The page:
The Wolf Hunter visits Midsomer Murders

Sunday: Midsomer Murders; (ITV, 8pm)

Saturday, 3rd April 2021, 5:00 pm
DCI John Barnaby, Fleur Perkin and DS Jamie Winter
DCI John Barnaby, Fleur Perkin and DS Jamie Winter

Although Midsomer Murders is beginning its 22nd series, it isn’t showing its age, and seems as popular as ever.

Originally adapted by Anthony Horowitz from Caroline Graham’s Inspector Barnaby novels, the series follows detectives as they investigate all manner of deaths throughout the villages and towns of the fictional but picturesque Midsomer County.

John Nettles led the first 13 seasons as the veteran DCI Tom Barnaby and mentored three different junior officers: Gavin Troy (Daniel Casey), Dan Scott (John Hopkins) and Ben Jones (Jason Hughes).

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After Nettles’ departure, his role was filled by current star Neil Dudgeon, who portrays Tom’s cousin, DCI John Barnaby.

John initially partnered with Jones, before working with Charlie Nelson (Gwilym Lee) and now DS Jamie Winter (Nick Hendrix).

Although it may only seem like yesterday that Dudgeon joined the show, 2021 actually marks 10 years in the role for the 60-year-old Doncaster-born star, who has previously appeared in The Mrs Bradley Mysteries, Common As Muck and Life of Riley.

He is both surprised and delighted to be marking a decade in the role.

“I never had any idea that it will go on this long,” he says.

“They said come in and do a few episodes of Midsomer and I thought, ‘I’ll give it a try. I hope I don’t destroy the show inside one episode because that would be very embarrassing, after John Nettles has done it so marvellously for 13 years and I bury it inside one episode’.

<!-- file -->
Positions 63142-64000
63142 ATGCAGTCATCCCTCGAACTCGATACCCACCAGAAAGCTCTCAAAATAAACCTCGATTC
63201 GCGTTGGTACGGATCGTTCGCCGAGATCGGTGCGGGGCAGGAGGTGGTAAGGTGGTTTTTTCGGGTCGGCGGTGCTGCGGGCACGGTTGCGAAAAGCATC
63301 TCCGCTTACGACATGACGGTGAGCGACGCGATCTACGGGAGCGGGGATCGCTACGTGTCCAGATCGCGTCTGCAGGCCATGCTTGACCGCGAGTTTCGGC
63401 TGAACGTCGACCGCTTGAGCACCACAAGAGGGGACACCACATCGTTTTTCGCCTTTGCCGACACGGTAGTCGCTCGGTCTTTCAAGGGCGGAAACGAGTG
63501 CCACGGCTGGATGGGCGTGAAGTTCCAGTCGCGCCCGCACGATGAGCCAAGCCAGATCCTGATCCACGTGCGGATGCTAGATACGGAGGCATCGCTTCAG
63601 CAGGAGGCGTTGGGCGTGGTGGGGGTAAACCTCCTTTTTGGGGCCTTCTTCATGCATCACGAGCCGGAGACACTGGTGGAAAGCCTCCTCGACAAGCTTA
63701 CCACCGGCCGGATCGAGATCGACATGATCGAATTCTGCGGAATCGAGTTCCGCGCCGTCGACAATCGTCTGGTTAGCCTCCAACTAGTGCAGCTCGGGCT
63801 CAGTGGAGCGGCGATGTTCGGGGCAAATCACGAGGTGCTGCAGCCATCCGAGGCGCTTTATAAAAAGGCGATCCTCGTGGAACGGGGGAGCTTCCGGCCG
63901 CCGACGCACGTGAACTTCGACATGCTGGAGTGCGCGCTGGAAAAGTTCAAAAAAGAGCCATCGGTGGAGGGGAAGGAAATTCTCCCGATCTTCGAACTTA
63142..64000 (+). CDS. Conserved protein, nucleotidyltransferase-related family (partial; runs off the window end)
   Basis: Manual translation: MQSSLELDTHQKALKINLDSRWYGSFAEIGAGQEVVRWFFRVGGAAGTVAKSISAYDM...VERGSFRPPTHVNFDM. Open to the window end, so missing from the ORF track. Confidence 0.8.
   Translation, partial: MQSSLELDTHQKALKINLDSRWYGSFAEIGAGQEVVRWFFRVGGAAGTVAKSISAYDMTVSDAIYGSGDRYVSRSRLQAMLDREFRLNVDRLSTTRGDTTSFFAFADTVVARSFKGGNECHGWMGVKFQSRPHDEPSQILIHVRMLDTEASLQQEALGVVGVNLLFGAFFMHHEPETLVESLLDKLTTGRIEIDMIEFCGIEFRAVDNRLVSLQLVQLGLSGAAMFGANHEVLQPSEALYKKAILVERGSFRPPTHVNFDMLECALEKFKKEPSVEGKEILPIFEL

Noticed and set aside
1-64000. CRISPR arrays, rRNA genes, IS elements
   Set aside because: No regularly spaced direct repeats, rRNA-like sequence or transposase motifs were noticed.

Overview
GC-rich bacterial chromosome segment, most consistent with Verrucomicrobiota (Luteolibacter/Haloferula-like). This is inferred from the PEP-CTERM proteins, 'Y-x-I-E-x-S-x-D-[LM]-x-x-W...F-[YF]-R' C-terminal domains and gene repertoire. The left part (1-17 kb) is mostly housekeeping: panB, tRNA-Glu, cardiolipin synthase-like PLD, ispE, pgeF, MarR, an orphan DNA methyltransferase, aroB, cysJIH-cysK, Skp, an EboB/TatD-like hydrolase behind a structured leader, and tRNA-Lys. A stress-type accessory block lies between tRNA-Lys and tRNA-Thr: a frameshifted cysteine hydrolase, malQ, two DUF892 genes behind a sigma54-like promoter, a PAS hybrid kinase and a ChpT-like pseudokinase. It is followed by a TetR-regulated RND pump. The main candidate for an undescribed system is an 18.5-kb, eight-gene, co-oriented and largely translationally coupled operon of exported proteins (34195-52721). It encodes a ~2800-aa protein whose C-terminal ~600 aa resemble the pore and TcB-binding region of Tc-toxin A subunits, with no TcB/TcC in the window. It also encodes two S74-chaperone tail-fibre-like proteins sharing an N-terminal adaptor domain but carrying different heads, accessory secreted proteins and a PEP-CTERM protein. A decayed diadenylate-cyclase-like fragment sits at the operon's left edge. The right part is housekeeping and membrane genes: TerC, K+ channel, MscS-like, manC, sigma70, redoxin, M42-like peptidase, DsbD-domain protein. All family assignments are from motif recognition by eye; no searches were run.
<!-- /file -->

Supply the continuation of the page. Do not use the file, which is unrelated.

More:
“But we got through that first series and then they wanted to do it again and I thought ‘Hurrah!’, and sort of repaid the faith of the people who cast me in it.”

Tonight’s episode entitled The Wolf Hunter of Little Worthy, guest-stars a man who is more used to solving crimes than being implicated in them.

Mark Williams, known for his role as sleuthing cleric Father Brown, plays Pat Everett, a stuck-in-the-mud northerner who is unhappy at social-media enthusiasts arriving from miles around and ruining his camping holiday.

The show opens with local photographer Steve (Matt McCooey) winning an urban myth competition with his creation of the legend of the Wolf Hunter.

The tall tale unexpectedly gains a cult following and Little Worthy is soon buzzing with activity.

However, not everyone is enjoying the attention, and the local landlady Annie (Louise Jameson) blames The Hub internet cafe run by Mel (Sinead Matthews) for her downturn in business, as do the Yarrow family who run Worth Glamping.

Then when handyman Jez (Kojo Attah) who has been making some cash forging Wolf Hunter replicas, is found dead in the woods, Barnaby and Winter must investigate if this myth has become murderous reality.

Like many shows, the filming of Midsomer Murders has been affected by the pandemic.

But as Dudgeon explains, the spirit of the show kept the cast and crew going.

“On the first day, when I first arrived back and we started shooting The Wolf Hunter Of Little Worthy, it was all on a glamping site,” he explains.

“It was all very Midsomer – except that everybody was distant and wearing the masks.

“I thought, ‘This is really weird and really strange and a little bit unnerving’, and within about 15 minutes I was quizzing Mark Williams and Sean Redmond about whether they’d murdered somebody.

“I sort of slipped back into the Midsomer world with frightening ease.”

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